News / Middle East

US Senators Urge Stronger Response to Syria Crisis

Senator John McCain speaks with reporters on Capitol Hill in Washington, Jan. 22, 2013, about the situation in Syria.Senator John McCain speaks with reporters on Capitol Hill in Washington, Jan. 22, 2013, about the situation in Syria.
x
Senator John McCain speaks with reporters on Capitol Hill in Washington, Jan. 22, 2013, about the situation in Syria.
Senator John McCain speaks with reporters on Capitol Hill in Washington, Jan. 22, 2013, about the situation in Syria.
Michael Bowman
— A bipartisan group of U.S. senators wants the Obama administration to boost direct assistance to Syrian opponents of President Bashar al-Assad, help neighboring countries care for Syrian refugees, and increase pressure for regime change in Damascus.  
 
Republican Senator John McCain led a delegation of lawmakers that recently returned from a trip to the Middle East and Afghanistan.  At a news conference Tuesday, McCain relayed messages the group received from Syrian opposition leaders and refugees.

“We heard desperate pleas for U.S. support and assistance," said McCain. "There was a desire for weapons and ammunition, for a no-fly zone, and for our government to channel humanitarian assistance - not to international NGOs as the [Obama] administration is currently doing but rather directly through the Syrian opposition coalition - which would strengthen its legitimacy and capacity.”

Several senators said they were struck by the growing anger expressed by refugees who believe the United States is doing too little to bring about change in Syria.

Democratic Senator Sheldon Whitehouse said, “The situation in Syria is getting increasingly dire. And it appears the Assad administration is dug in pretty hard.  So there is a real danger of the warfare prolonging, and while it prolongs having the Syrian state devolve into potentially ethnically-cleansed enclaves, and a huge vacuum left for jihadis and extremists to launch attacks from.”

Republican Senator Kelly Ayotte urged continued pressure on Russia and Iran to stop the flow of arms to the Assad regime. Democratic Senator Chris Coons said the United States can and must do more to address a worsening humanitarian crisis in and around Syria.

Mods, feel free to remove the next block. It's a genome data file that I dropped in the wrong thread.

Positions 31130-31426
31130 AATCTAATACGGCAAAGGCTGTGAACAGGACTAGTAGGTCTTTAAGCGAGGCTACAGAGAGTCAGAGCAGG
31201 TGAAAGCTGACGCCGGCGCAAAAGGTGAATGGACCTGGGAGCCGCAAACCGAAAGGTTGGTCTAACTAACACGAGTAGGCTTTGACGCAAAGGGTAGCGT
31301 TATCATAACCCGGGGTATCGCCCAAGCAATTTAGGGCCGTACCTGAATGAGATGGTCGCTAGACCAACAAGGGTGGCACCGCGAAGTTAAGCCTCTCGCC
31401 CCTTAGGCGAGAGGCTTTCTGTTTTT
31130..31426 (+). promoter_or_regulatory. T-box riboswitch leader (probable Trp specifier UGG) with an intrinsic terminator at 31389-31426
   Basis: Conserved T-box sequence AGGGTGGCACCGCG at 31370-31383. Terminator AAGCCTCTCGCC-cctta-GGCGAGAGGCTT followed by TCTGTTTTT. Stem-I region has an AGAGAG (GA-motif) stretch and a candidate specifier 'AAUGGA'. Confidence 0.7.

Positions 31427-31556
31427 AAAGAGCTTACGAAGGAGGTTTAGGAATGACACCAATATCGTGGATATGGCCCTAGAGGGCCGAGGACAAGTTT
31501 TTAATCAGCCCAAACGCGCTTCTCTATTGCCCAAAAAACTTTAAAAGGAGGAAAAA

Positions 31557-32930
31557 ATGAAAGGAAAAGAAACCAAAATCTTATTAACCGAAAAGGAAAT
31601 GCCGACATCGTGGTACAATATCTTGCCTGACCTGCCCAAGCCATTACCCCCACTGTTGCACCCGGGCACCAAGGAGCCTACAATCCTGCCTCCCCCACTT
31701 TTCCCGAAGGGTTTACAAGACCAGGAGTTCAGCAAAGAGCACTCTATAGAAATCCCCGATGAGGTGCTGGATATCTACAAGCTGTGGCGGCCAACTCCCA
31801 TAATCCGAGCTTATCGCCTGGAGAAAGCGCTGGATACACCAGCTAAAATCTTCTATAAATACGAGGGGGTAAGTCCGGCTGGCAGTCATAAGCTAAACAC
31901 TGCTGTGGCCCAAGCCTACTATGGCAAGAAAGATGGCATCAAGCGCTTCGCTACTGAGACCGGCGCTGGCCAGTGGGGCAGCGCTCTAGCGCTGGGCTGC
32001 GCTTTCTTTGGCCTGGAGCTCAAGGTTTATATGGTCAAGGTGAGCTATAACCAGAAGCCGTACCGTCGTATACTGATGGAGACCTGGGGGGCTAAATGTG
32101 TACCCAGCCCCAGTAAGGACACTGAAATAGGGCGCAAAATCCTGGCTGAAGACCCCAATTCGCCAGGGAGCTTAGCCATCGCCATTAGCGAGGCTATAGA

The senators said they have signed a letter to President Obama detailing their findings, concerns, and recommendations.

The Obama administration has been wary of direct U.S. military involvement in Syria, but insisted President Assad’s rule will end. State Department spokeswoman Victoria Nuland spoke earlier in the day.

“We need to all work together as an international community to hasten the day when this bloodshed ends and when we are turning the page and welcoming a transitional governing structure that can give Syria a better and different future," said Nuland.

Meanwhile, at the United Nations, Secretary-General Ban Ki-moon struck a somber note on Syria, describing the situation as a "calamity."

You May Like

At International AIDS Conference One Goal, Many Paths

The 12,000 delegates attending 20th International AIDS Conference in Melbourne have vastly different visions about how to eradicate disease More

Disasters May Doom Malaysia’s Flag Carrier

Even before loss of two jets loaded with passengers on international flights, company had been operating in red for three years, accumulating deficit of $1.3 billion More

Afghan Presidential Vote Audit Continues Despite Glitches

Process has been marred by walkouts by representatives of two competing candidates, Abdullah Abdullah and Ashraf Ghani More

Featured Videos

Your JavaScript is turned off or you have an old version of Adobe's Flash Player. Get the latest Flash player.
Nature of Space Exploration Enters New Agei
X
Elizabeth Lee
July 20, 2014 2:36 AM